Enlarged Spleen (Splenomegaly)

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What is the spleen, and what is its function?

The spleen is an important organ in the body that has a variety of responsibilities.

  • It is a major filter of blood, helping remove old and damaged red blood cells, and bacteria.
  • It also part of the lymphatic system and produces lymphocytes, a type of white blood cell that is part of the immune system that helps prevent and fight infection.
  • The spleen also acts as a reservoir for red blood cells and platelets, should the body need them.

What does the spleen look like, and where is it located in the body?

The spleen is located in the left upper quadrant of the abdomen, just beneath the diaphragm and next to the stomach. It has a very rich blood supply since it is responsible for filtering blood, and it is protected by the 9th, 10th, and 11th ribs. Normally, it is the size of an orange or a small fist.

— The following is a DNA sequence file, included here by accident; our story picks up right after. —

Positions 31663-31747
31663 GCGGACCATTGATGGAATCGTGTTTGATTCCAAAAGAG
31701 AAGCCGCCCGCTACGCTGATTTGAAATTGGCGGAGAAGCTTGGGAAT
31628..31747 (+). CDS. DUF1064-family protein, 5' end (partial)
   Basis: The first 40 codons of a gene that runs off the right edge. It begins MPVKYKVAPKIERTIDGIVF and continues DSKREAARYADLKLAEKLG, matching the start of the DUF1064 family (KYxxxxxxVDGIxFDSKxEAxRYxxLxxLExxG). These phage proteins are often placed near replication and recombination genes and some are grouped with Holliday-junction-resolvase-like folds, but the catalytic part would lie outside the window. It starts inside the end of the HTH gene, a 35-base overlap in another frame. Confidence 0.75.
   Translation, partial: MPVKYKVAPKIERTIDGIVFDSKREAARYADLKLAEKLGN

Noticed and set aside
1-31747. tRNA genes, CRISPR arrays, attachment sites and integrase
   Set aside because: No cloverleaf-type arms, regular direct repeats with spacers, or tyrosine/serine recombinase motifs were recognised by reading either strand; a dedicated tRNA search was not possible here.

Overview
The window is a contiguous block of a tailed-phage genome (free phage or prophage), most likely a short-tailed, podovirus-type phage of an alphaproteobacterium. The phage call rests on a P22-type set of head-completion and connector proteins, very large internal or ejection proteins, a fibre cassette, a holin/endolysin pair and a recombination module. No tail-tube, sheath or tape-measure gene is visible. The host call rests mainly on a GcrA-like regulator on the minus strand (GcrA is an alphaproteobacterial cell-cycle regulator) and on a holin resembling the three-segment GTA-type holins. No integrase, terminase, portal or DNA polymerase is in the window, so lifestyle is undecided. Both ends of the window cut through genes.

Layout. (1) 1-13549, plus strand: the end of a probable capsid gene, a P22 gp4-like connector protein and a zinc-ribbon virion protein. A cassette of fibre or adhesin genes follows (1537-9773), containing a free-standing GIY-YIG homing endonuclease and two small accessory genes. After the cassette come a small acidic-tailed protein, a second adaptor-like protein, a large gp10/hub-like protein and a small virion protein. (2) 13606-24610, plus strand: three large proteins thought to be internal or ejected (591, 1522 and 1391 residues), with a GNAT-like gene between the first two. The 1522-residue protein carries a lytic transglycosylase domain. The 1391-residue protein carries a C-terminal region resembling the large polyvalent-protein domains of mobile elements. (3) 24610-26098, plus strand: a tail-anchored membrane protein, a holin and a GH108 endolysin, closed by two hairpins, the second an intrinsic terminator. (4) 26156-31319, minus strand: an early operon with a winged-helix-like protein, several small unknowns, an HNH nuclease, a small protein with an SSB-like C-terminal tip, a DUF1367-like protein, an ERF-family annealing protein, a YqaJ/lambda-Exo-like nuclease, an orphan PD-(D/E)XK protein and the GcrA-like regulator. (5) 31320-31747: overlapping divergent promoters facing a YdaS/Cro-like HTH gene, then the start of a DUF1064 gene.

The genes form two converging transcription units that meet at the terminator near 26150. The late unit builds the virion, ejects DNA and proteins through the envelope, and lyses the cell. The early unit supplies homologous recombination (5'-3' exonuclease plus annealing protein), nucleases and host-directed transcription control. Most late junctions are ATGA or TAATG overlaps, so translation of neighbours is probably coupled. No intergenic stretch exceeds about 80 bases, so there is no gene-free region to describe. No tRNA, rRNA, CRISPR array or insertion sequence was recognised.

The spleen has two types of tissue; the red pulp is responsible for filtering blood, while the white pulp is responsible for its immune function.

Picture of the spleen
Picture of the spleen
Medically Reviewed by a Doctor on 4/3/2014

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Enlarged Spleen Symptoms

Feeling an enlarged mass in the left, upper part of the abdomen is a sign the spleen is enlarged.

Symptoms you may experience with an enlarged spleen include:

  • feeling full without eating a large meal,
  • pressure or pain in the left upper part of your abdomen (near the stomach),
  • or pain your left shoulder blade or shoulder area when taking a deep breath.

An enlarged spleen is often due to other diseases, so you may have accompanying symptoms such as:

  • fatigue,
  • nausea,
  • weakness,
  • weight loss,
  • bleeding or bruising,
  • jaundice, or
  • anemia.